Navigating Singapore ~ Healthcare - Neutral
Trend #1: Domestic patient growth will drive volumes; medical tourism remains weak but is perhaps not as bad
- On patient volumes, we see growth coming mostly from domestic patients.
- Weak medical tourism numbers into Singapore are well known and the entire industry was impacted. However, the silver lining is that we do not see a broad-based decline in medical tourism numbers.
- A fairer picture is that we are not seeing growth in foreign patients. We attribute this to the fact Singapore healthcare has built up its expertise in centres of excellence and higher intensity non-elective procedures, for which demand is relatively more resilient compared to elective procedures.
- Key differentiators in the ASEAN medical tourism industry include:
- type of surgery: Thai hospitals are more renowned for elective surgeries vs. nonelective surgeries in Singapore,
- price: treatment costs in Malaysia and Thailand are c.50% lower than Singapore, and
- country of origin: Singapore is heavily dependent on Indonesia as a source of medical tourists whereas Thailand sees more Middle Eastern patients.
Trend #2: Increased domestic volumes in part driven by higher insurance coverage
- Integrated Shield Plan (IP) coverage has increased significantly and now covers c.2/3 of the Singapore resident population (2010: 55%). This is on the back of a 6% CAGR in the number of policyholders with IPs.
- It is not unexpected that this also coincided with private inpatient admissions outpacing public admissions, with the private sector’s share of admissions increasing to 23.6% in 2015 (2010: 21.5%). In fact, growth in private hospital admissions has doubled public hospital admissions in recent years, growing at 5% CAGR vs. the public sector’s 2.5% CAGR. We therefore see a continued trend in favour of private healthcare consumption, helped by increased insurance penetration.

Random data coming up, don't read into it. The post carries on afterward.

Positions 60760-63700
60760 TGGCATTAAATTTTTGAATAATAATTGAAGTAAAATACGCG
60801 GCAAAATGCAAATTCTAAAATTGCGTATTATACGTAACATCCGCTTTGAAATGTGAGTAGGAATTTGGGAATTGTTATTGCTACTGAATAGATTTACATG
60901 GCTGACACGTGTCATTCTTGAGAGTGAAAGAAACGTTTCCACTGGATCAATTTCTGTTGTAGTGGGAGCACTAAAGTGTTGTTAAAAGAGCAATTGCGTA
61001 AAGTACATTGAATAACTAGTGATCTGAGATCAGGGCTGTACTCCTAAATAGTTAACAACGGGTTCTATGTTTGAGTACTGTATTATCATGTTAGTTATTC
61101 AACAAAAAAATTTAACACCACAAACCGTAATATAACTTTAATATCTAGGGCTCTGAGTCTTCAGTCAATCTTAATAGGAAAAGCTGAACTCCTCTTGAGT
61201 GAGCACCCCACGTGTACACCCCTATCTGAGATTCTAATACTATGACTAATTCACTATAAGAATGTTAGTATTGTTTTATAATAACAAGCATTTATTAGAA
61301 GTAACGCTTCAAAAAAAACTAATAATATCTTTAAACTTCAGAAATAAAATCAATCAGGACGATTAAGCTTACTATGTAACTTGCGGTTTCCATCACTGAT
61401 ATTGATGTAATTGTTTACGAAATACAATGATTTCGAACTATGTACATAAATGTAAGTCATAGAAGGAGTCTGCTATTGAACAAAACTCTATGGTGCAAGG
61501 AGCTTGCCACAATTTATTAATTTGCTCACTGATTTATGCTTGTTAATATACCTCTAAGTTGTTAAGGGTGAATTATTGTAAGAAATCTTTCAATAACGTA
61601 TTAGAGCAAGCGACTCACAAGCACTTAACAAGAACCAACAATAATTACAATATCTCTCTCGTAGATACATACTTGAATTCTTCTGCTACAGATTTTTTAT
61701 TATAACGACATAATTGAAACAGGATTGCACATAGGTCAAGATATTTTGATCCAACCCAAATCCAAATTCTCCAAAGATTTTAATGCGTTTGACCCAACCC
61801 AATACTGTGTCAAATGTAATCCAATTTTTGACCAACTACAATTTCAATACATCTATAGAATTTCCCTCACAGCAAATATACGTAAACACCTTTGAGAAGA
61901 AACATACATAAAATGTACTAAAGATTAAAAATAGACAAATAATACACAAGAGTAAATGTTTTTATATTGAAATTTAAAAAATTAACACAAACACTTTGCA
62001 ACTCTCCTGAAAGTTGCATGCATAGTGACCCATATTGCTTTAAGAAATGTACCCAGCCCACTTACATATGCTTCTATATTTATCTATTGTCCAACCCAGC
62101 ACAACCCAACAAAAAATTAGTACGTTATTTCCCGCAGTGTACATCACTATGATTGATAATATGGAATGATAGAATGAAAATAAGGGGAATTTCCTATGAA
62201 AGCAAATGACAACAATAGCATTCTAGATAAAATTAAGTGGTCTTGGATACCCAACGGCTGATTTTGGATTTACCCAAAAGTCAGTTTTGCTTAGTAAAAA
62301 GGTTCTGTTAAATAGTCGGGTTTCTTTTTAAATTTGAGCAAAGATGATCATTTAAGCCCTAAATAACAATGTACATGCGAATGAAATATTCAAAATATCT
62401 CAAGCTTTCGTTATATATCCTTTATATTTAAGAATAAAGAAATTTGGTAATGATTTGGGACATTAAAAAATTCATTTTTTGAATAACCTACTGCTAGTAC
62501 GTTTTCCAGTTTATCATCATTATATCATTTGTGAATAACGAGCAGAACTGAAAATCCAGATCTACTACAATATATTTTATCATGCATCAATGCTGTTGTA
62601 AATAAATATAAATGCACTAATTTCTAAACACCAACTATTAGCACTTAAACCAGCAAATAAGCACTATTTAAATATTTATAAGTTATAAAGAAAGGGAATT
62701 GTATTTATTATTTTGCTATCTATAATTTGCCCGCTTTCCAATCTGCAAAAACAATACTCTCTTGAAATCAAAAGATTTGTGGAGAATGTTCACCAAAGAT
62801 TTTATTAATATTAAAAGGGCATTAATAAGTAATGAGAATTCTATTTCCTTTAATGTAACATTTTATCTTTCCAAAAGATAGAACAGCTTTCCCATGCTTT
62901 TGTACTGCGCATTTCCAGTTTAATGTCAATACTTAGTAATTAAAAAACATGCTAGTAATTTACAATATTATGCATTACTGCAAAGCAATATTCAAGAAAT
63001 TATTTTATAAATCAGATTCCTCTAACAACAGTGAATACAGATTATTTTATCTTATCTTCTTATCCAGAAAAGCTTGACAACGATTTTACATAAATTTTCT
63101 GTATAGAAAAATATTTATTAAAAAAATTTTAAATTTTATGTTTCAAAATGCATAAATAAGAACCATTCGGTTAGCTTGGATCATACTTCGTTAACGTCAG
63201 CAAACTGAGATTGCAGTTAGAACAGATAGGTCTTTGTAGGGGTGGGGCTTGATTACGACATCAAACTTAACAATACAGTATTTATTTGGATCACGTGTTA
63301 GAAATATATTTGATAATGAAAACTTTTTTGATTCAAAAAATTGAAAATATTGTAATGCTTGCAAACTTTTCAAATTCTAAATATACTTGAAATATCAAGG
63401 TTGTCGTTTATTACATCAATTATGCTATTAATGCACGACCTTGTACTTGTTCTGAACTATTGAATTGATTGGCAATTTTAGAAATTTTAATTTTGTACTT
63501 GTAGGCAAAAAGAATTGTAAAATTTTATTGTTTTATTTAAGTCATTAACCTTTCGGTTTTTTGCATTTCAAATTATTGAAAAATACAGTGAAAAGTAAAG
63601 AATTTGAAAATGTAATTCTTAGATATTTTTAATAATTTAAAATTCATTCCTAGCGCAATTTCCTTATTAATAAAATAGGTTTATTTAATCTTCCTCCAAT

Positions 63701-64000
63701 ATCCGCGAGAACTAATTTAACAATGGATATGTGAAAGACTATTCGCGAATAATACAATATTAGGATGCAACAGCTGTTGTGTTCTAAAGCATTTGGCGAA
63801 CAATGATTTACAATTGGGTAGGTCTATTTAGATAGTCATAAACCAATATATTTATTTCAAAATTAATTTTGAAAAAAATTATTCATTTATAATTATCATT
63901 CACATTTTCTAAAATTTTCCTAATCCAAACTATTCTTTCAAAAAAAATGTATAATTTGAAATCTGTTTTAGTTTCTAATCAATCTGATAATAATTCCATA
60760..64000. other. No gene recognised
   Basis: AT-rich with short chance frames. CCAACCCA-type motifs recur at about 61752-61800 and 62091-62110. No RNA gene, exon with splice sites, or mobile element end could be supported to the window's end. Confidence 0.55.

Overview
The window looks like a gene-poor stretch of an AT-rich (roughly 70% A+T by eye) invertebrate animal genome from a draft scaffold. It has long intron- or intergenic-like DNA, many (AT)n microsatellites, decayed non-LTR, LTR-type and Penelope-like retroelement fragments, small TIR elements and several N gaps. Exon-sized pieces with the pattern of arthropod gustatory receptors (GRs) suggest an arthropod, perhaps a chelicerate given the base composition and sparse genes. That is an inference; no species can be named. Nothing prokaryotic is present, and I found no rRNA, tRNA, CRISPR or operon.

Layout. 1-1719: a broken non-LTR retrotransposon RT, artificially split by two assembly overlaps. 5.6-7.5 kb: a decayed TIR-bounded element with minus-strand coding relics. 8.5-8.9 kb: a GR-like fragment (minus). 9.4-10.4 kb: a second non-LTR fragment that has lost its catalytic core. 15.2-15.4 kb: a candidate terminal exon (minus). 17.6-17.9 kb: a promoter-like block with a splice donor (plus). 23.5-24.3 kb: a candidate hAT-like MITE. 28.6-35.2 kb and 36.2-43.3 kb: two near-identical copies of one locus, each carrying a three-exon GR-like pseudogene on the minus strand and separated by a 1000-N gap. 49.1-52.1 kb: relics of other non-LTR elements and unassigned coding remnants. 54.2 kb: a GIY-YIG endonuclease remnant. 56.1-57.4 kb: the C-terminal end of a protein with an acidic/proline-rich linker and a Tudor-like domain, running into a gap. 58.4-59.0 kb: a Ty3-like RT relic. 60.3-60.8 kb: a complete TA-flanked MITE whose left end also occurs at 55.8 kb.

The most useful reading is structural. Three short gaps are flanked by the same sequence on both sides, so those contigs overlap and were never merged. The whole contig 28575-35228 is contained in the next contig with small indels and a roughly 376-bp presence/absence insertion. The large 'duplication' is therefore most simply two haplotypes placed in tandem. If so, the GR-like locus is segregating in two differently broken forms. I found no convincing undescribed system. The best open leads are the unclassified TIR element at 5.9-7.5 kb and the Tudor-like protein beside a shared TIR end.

- Key beneficiaries are RFMD and IHH.
Share price performance less driven by underlying earnings
- We do not doubt that the structural themes of an ageing population, increased affluence and deeper insurance penetration will ultimately drive the longer-term demand for healthcare consumption. We think it is also in part due to these themes that we are seeing an unprecedented pace of capacity expansion by ASEAN hospital players.
- While the aggressive expansion plans of private healthcare players also translated to an inevitable drag on margins and profitability, we note that share price performance appears to be insular to underlying earnings and very resilient to earnings cuts. Instead, we see absolute stock price performance being more driven by events (e.g. announcing new expansion plans) and M&A. This is especially true for small/mid-cap healthcare players (SMG SP, SOG SP, HMI SP), who all did very well on the back of a slew of M&As or corporate restructuring.
- We expect to see more healthcare groups attempt to come to market in the year ahead and replicate the classic M&A strategy made famous by Q&M.